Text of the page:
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WAN Availability and QoS

Chapter Description

In this sample chapter from CCNP Enterprise Design ENSLD 300-420 Official Cert Guide: Designing Cisco Enterprise Networks, you will review WAN methodologies and WAN availability with deployment models using MPLS, hybrid, and Internet designs. It also covers backup connectivity, failover designs, QoS strategies, and designing end-to-end QoS policies.

QoS Strategies

Quality of service (QoS) is a fundamental network technology that has been around for over 20 years and is still relevant in today’s networks, even though bandwidth has been increasing rapidly over the years. QoS gives network operators techniques to help manage the contention for network resources and in turn provide better application experiences for end users. To help us with this, Cisco supports three main models for providing QoS service differentiation: best-effort (BE), Differentiated Services (DiffServ), and Integrated Services (IntServ). These three models are different in how they enable applications to be prioritized throughout the network and how they handle the delivery of data packets with a specified level of service.

Best-Effort QoS

The best-effort (BE) QoS model is typically the default QoS model and does not implement any QoS behaviors to prioritize traffic before other QoS traffic classes. This is the easiest of the three models because there is nothing you really need to do for it to work. You would not want to use best-effort QoS for any real-time applications such as voice or video traffic. It is a last-resort QoS model that you use after you have already prioritized all other important traffic classes that are sensitive to delay, jitter, and/or bandwidth within the network.

DiffServ

The DiffServ QoS model separates traffic into multiple classes that can be used to satisfy varying QoS requirements. A packet’s class can be marked directly inside the packet that classifies packets into different treatment categories.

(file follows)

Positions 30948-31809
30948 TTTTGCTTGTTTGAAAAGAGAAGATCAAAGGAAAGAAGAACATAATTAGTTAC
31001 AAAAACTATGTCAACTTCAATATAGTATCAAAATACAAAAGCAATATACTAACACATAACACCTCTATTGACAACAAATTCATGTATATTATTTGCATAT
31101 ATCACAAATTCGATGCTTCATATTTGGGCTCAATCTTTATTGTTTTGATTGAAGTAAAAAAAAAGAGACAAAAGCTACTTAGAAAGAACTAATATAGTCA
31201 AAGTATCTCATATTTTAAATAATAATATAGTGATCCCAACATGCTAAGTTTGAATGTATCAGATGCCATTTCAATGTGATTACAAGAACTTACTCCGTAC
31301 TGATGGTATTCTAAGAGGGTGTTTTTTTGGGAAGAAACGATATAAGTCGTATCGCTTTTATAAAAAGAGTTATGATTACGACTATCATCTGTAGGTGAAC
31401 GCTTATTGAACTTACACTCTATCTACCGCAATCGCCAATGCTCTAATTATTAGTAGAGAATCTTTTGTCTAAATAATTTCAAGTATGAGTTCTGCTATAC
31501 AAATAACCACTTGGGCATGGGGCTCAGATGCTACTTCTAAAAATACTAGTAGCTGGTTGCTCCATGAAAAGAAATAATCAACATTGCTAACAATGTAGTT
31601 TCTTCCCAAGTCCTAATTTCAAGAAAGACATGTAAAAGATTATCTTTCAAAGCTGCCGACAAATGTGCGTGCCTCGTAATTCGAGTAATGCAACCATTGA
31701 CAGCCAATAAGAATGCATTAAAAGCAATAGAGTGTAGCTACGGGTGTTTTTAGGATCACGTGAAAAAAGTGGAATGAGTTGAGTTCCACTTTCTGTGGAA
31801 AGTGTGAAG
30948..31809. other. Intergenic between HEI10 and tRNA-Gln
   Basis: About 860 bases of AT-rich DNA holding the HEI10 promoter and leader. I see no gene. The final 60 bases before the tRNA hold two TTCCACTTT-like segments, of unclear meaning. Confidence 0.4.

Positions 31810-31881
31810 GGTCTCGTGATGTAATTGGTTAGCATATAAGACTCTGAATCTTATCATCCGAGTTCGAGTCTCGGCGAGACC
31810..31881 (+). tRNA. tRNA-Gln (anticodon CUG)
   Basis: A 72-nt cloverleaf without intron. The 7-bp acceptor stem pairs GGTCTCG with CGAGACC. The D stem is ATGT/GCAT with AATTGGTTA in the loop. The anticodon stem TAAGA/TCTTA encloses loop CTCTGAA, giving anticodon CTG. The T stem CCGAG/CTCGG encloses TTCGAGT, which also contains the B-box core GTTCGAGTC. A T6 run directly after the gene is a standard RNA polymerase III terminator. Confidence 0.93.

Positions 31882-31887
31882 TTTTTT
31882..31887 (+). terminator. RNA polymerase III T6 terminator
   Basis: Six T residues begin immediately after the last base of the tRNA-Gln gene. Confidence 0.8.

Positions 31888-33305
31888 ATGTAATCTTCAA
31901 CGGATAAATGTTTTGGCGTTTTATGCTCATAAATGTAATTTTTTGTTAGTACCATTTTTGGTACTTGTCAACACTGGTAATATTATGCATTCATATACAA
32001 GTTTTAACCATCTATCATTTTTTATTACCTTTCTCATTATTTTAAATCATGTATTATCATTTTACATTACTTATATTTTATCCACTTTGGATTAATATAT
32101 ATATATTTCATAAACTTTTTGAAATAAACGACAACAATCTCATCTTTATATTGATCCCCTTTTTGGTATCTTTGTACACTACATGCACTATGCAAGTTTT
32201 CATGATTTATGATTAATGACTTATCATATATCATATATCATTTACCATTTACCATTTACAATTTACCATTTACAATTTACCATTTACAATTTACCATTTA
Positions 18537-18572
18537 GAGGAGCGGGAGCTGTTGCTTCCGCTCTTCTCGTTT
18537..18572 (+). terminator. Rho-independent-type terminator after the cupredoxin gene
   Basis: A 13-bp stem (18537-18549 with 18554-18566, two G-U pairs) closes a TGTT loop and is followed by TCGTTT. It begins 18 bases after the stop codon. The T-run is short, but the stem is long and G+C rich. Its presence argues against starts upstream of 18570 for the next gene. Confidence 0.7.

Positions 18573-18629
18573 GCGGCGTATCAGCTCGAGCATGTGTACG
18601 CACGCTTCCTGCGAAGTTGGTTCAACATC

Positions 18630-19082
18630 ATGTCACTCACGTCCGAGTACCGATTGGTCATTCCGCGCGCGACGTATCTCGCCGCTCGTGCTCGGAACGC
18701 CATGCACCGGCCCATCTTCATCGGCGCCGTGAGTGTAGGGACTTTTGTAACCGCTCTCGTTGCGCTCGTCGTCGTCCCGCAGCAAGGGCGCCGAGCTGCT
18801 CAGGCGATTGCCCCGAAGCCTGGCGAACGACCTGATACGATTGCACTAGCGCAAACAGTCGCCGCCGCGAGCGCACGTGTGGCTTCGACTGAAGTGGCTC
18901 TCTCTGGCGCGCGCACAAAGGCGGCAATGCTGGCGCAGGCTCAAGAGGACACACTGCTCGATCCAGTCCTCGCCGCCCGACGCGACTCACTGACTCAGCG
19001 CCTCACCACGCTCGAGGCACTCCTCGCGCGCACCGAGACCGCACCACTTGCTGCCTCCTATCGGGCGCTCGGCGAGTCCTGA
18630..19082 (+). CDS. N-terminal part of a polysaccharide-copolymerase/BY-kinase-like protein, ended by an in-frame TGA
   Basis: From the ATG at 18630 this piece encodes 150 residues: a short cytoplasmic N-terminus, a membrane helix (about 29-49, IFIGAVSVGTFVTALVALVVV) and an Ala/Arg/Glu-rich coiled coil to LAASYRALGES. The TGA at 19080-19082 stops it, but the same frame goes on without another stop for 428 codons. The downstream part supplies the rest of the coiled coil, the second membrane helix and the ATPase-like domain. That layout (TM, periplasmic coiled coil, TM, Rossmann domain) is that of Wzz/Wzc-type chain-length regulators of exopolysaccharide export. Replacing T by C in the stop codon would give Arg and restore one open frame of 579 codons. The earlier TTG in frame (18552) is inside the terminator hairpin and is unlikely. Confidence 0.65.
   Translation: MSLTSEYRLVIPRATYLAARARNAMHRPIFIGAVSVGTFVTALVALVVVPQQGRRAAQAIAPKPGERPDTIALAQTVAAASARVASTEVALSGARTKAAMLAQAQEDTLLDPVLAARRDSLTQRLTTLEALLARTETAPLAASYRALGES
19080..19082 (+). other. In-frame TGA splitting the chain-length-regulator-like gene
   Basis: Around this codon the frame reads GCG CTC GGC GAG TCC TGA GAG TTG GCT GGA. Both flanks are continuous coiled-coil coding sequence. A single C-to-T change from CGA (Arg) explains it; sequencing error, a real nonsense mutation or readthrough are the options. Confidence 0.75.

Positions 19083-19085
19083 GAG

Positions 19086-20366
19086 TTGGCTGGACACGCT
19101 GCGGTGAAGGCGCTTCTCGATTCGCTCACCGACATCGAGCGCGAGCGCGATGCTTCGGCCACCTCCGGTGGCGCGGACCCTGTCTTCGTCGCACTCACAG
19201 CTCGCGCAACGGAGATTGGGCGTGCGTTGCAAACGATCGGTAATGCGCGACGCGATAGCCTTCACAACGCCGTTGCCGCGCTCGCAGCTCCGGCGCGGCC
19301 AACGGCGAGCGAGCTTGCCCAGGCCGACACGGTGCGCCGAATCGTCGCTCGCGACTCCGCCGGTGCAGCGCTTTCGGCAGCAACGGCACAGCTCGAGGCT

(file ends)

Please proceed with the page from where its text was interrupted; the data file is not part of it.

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With the DiffServ model, packets are classified and marked to receive a per-hop behavior (PHB) at the edge of the network. Then the rest of the network along the path to the destination uses the DSCP value to provide proper treatment. Each network device then treats the packets according to the defined PHB. The PHB can be specified in different ways, such as by using the 6-bit Differentiated Services Code Point (DSCP) setting in IP packets or by using ACLs with source and destination addresses.

Priorities are marked in each packet using DSCP values to classify the traffic according to the specified QoS policy for the traffic class. Typically, the marking is performed per packet at the QoS domain boundaries within the network. Additional policing and shaping operations can be implemented to enable greater scalability.

Table 9-6 maps applications to DSCP and decimal values.

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Table 9-6 DSCP Mapping Table

Application

DSCP

Decimal Value

Network control

CS7

56

Internetwork control

CS6

48

VoIP

EF

46

Broadcast video

CS5

40

Multimedia conferencing

AF4

34–38

Real-time interaction

CS4

32

Multimedia streaming

AF3

26–30

Signaling

CS3

24

Transactional data

AF2

18–22

Network management

CS2

16

Bulk data

AF1

10–14

Scavenger

CS1

8

Best-effort

Default

0

IntServ

The IntServ QoS model was designed for the needs of real-time applications such as video, multimedia conferencing, and virtual reality. It provides end-to-end QoS treatment that real-time applications require by explicitly reserving network resources and giving QoS treatment to user packet flows. The IntServ model applications ask the network for an explicit resource reservation per flow and use admission control mechanisms as key building blocks to establish end-to-end QoS throughout the network.

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IntServ uses Resource Reservation Protocol (RSVP) to explicitly request QoS for the application along the end-to-end path through devices in the network. Before an application begins transmitting, it requests that each network device reserve the necessary bandwidth along the path. The network, in turn, accepts or rejects the reservation per flow based on available network resources.

IntServ requires several functions on each of the routers and switches between the source and destination of the packet flow:

  • Admission control: Determines whether the requested flows can be accepted without impacting existing reservations

  • Classification: Identifies traffic that requires different levels of QoS

  • Policing: Allows or drops packets when traffic does not conform to the QoS policy

  • Queuing and Scheduling: Forwards traffic for permitted QoS reservations

7. Designing End-to-End QoS Policies | Next Section Previous Section

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